The Nature of Our Political Crisis

Low-angle shot of Trump and smiling lawmakers.
Perhaps you, my reader, feel as I do, that it’s a challenge to act meaningfully in response to the present political situation—despite recognizing that, as the federal government shows signs of veering off course, all citizens have a responsibility to promote stability and work together to avert an all-out crisis.

So many Americans are unhappy—worried—distressed—alarmed—embarrassed—about the state of the union.  We doubt our president’s sanity, and we fear the real destruction that could follow from having entrusted the entire executive branch to someone who is vicious, immoderate, unenlightened.  We are unhappy and disappointed in the condition and posture of the political parties–both the Republicans and the Democrats lack unity, ideological clarity, and discipline.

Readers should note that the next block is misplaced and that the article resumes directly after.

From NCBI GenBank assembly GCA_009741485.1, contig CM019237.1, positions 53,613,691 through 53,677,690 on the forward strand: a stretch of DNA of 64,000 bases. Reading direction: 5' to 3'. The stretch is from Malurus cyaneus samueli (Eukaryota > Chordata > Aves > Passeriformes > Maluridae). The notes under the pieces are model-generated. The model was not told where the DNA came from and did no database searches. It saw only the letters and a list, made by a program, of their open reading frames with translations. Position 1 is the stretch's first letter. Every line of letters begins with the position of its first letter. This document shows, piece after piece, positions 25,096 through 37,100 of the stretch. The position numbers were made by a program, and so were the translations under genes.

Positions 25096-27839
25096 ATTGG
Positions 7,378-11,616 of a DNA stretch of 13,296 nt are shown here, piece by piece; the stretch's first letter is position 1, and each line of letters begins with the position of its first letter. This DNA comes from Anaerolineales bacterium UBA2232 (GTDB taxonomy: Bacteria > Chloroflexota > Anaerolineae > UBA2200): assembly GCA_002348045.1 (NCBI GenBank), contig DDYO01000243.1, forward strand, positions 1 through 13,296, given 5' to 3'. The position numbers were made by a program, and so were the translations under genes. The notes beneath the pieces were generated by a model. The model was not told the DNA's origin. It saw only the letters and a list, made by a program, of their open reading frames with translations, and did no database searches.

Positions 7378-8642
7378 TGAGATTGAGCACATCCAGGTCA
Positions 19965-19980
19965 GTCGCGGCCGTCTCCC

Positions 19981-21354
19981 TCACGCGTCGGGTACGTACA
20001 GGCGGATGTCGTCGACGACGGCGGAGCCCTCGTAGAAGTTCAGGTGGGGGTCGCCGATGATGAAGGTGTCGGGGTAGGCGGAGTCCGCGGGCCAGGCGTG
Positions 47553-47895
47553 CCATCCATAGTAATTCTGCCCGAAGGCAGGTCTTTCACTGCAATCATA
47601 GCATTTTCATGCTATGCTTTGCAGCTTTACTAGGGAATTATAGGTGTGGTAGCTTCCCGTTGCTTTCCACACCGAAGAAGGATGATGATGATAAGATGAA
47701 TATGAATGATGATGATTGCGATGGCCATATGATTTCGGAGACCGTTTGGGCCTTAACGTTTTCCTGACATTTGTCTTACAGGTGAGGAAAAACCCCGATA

Trump gained power partly by destroying many Republican reputations; and, since, as president, he has pushed the GOP to support his style of politics and ideological viewpoint, the influence of many moderate Republicans has been checked.  This has further weakened what was formerly the most effective and palatable element of that party, an element that far-right zeal has gradually eclipsed.  Many formerly respected Republicans have disgraced themselves by collaborating with Trump or, by their silence and inaction in the face of his outrageous condescension toward them, have shown themselves to be terrible cowards.  The hearings that placed a maudlin Brett Kavanaugh on the Supreme Court displayed the moral bankruptcy of Trump’s Senate collaborators.